- Some of Laurie Halse Anderson’s more memorable emails from teen guys about Twisted come addressed to “Dude.”
- Sarah Dessen has no tattoos herself, but she’s been told that teens are getting tattoos of quotes from her books.
- TTT teen book groups use Google Drive to write their reviews because it’s very easy to use.
- The teens from Teens Know Best TTT from Metropolitan State University Library and St. Paul Public Library said some of the book trends from last year they noticed were cancer and mermaids. Now they see a trend towards survivalist books, crazy parents, trying to live in the woods, abusive parents, and quirky romances.
- These teens would like to see books that cover different religions and more SF books with someone of color as well as books that show an openness towards gay characters where it’s not a big deal or the focus of the book.
- YALSA now has a Tumblr page for TTT.
Books the Panel of Authors Would Nominate for TTT
- Laurie Halse Anderson chose I Never Promised You a Rose Garden by Joanne Greenberg because, she said, “My life sucked but it didn’t suck this much.”
- Sarah Dessen’s pick is A Summer to Die by Lois Lowry. She said she can “still remember scenes from this book like I read it yesterday.”
- Cory Doctorow selected Alan Mendelsohn: The Boy from Mars by Daniel Pinkwater. Cory said, “Pinkwater’s still writing and getting better and better.”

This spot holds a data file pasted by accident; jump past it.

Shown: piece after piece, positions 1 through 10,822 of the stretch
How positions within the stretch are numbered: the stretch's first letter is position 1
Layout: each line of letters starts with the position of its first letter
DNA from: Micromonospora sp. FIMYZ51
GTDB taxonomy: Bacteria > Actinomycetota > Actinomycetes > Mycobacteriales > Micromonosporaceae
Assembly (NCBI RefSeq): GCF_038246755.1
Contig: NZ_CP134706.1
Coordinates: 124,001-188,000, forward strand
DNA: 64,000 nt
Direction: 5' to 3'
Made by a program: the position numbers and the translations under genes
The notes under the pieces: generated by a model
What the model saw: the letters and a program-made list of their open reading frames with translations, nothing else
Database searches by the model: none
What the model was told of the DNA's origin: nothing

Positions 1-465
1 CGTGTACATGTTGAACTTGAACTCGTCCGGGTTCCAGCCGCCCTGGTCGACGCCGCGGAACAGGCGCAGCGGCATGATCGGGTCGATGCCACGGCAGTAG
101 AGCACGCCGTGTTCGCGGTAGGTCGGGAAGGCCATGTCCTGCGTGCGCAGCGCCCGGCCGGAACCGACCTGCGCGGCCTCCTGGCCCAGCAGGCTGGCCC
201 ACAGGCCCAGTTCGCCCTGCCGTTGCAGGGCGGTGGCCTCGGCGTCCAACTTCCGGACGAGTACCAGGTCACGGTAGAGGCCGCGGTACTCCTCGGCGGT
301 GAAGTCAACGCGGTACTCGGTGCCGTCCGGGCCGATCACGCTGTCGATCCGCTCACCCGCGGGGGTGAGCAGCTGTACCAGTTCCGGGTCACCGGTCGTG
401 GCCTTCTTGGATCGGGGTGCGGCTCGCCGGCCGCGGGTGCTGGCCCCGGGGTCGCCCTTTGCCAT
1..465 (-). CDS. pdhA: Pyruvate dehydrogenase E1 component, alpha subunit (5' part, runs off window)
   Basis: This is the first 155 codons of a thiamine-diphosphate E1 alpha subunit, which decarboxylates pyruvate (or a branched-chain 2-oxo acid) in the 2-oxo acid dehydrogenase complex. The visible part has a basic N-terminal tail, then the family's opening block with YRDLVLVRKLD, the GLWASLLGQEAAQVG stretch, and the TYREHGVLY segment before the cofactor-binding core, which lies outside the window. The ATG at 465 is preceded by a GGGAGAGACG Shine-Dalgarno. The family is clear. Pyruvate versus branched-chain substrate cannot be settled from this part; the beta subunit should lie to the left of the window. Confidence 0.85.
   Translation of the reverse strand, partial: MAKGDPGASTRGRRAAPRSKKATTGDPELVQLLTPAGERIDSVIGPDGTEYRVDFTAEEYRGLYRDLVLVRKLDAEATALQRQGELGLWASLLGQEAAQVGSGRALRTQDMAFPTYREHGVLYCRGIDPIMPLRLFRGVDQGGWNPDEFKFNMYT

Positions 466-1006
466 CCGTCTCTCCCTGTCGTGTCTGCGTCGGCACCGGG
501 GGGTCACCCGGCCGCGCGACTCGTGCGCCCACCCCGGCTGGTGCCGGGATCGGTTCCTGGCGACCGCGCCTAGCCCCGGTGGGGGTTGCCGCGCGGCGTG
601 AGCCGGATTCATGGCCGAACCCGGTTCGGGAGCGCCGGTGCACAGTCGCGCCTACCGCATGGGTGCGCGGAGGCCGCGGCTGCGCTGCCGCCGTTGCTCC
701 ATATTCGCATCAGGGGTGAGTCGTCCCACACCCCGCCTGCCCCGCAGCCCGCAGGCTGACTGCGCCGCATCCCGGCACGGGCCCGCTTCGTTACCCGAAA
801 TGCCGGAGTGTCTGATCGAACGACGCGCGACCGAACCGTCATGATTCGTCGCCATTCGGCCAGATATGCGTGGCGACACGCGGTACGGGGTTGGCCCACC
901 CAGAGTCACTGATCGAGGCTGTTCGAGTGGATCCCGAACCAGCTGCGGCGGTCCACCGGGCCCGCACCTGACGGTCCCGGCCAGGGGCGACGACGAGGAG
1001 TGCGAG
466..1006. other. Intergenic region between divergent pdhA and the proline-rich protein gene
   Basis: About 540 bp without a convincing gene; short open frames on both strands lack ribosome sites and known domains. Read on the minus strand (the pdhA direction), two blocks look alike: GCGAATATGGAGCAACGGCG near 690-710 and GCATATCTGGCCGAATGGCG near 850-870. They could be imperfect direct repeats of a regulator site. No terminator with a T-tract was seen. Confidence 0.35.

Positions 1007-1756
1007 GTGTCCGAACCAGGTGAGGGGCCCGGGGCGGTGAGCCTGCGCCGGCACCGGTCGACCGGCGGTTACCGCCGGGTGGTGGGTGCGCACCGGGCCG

- Susan Beth Pfeffer said she read a lot as a child and 99.7% of it was junk, but one author she aspired to be like was Mary Stolz. She still remembers great chunks of Stolz’s book Because of Madeline. Susan admired Stolz so much that years later she contacted Stolz and asked her if she could dedicate a book to her.
- Marie Lu said, “I remember the day I picked this up [Brian Jacques’s Redwall series], and from that day on I read science fiction and fantasy.
Books the TTT Teens Mentioned That They Liked
- Fat Angie by E.E. Charlton-Trujillo
- Game by Barry Lyga
- If You Find Me by Emily Murdoch (“character didn’t wallow in self-pity,” “this book made me want to be nice to my brother,” “main character raw, like a real person”)
- Black Helicopters by Blythe Woolston (“finished it in an hour,” “hope there’s a sequel”)
- Kindness for Weakness by Shawn Goodman (“explores his life and growth through unbiased lens”)
- Tragedy Papers by Elizabeth Laban (“I connected to the setting and how real it is,” “cool way of putting two stories together”)
Books That the TTT Teens Had Mixed Reactions to
- CODA by Emma Trevayne
- Gorgeous by Paul Rudnick
- Nightmare Affair by Mindee Arnett
- When We Wake by Karen Healey
- Eleanor and Park by Rainbow Rowell
Since I haven’t read any of these yet, I’m very interested in reading all of them. I left this preconference program very energized both by the teens, the authors, and by the enthusiasm of all the attendees. Everyone had good suggestions for how to market and promote the TTT. I certainly hope more librarians consider getting their teens involved in TTT. It’s a wonderful way for the teens to get to read the new YA books before anyone else and have the opportunity to discuss them while learning how to be succinct when talking about them. They also learn how to do a book talk well.
All the Teens’ Top Ten (TTT) books, plus titles from YALSA’s other awards and booklists are available on the Teen Book Finder App or YALSA’s website. The list of all the current TTT teen book groups participating in the program can also be found on YALSA’s website
— Sharon Rawlins, currently reading the galley of Rose Under Fire by Elizabeth Wein and listening to Once by Morris Gleitzman